It was the second short week in a row due to the Easter break and bond were relatively quiet. Australian 3 year, 10 year and 20 year bonds were down around 5bps largely on the back of the US market where trading was business as usual. There were some significant economic releases during the week including US Q1 GDP, US February personal consumption expenditure (PCE), US March job data and a speech from Janet Yellen that moved markets. The Fed’s preferred measure of inflation, “Core” PCE, was less than expected and indicated inflation had stalled, while “third estimate” US GDP figures were revised up from an annualised 1.0% to 1.4%. The PCE figures had sent yields lower and the slightly higher GDP numbers were not enough to reverse the direction. Janet Yellen then gave a ‘dovish’ speech, implying that the US will not raise rates while other central banks are continuing to stimulate their economies. The previous week her fellow FOMC members had made some ‘hawkish comments’ so markets moved around 8bps to 10bps lower on the news. Ms Yellen avoided stating the April FOMC meeting was “live” (for an interest rate increase) and advised caution in “adjusting policy”. The week finished with US March jobs data and while the number of jobs created was a positive, a higher participation rate meant the unemployment rate in the US rose to 5.0%.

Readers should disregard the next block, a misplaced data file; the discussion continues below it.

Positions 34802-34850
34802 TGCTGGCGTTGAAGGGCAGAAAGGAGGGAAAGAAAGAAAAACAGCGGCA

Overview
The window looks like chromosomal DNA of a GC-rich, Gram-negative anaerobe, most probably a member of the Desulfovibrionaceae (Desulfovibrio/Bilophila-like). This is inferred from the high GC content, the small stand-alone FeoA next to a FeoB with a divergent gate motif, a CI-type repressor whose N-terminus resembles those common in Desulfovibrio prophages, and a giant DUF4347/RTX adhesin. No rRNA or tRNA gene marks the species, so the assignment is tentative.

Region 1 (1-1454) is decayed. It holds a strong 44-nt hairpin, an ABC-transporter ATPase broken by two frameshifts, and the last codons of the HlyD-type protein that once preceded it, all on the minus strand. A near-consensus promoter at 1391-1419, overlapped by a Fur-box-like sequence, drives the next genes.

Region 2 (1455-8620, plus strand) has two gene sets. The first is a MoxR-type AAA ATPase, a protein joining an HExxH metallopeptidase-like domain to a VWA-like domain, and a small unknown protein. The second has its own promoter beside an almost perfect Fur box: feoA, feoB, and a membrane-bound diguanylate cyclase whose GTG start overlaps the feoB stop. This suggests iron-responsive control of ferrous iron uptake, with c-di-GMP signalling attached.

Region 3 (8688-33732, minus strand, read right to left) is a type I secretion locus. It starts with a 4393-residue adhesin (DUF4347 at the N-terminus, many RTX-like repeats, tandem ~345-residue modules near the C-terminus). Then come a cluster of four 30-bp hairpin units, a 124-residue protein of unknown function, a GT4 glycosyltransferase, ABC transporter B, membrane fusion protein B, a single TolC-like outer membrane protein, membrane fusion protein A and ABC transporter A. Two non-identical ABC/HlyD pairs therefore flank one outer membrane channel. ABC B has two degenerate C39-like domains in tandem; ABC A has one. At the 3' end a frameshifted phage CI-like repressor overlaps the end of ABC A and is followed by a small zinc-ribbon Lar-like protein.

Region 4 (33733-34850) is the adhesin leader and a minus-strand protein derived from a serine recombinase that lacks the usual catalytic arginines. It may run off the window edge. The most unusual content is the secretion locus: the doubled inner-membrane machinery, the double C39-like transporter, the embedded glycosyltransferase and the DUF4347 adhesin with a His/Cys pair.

US 10 bond yields finished the week 13 bps lower with the largest movement on the day of Yellen’s speech. 10 year yields in the UK fell 4bps, Germany 5bps, France 7bps and Italy 8bps. Japanese 10 year bonds rose 3 bps, but they are still less than zero at -0.07%.
There were the standard two bond tenders and one Treasury note tender; $900 million November 2027s and $800 million November 2020s were sold at coverage ratios of 2.5389 and 4.5687 respectively.
AUST GOVT BONDS
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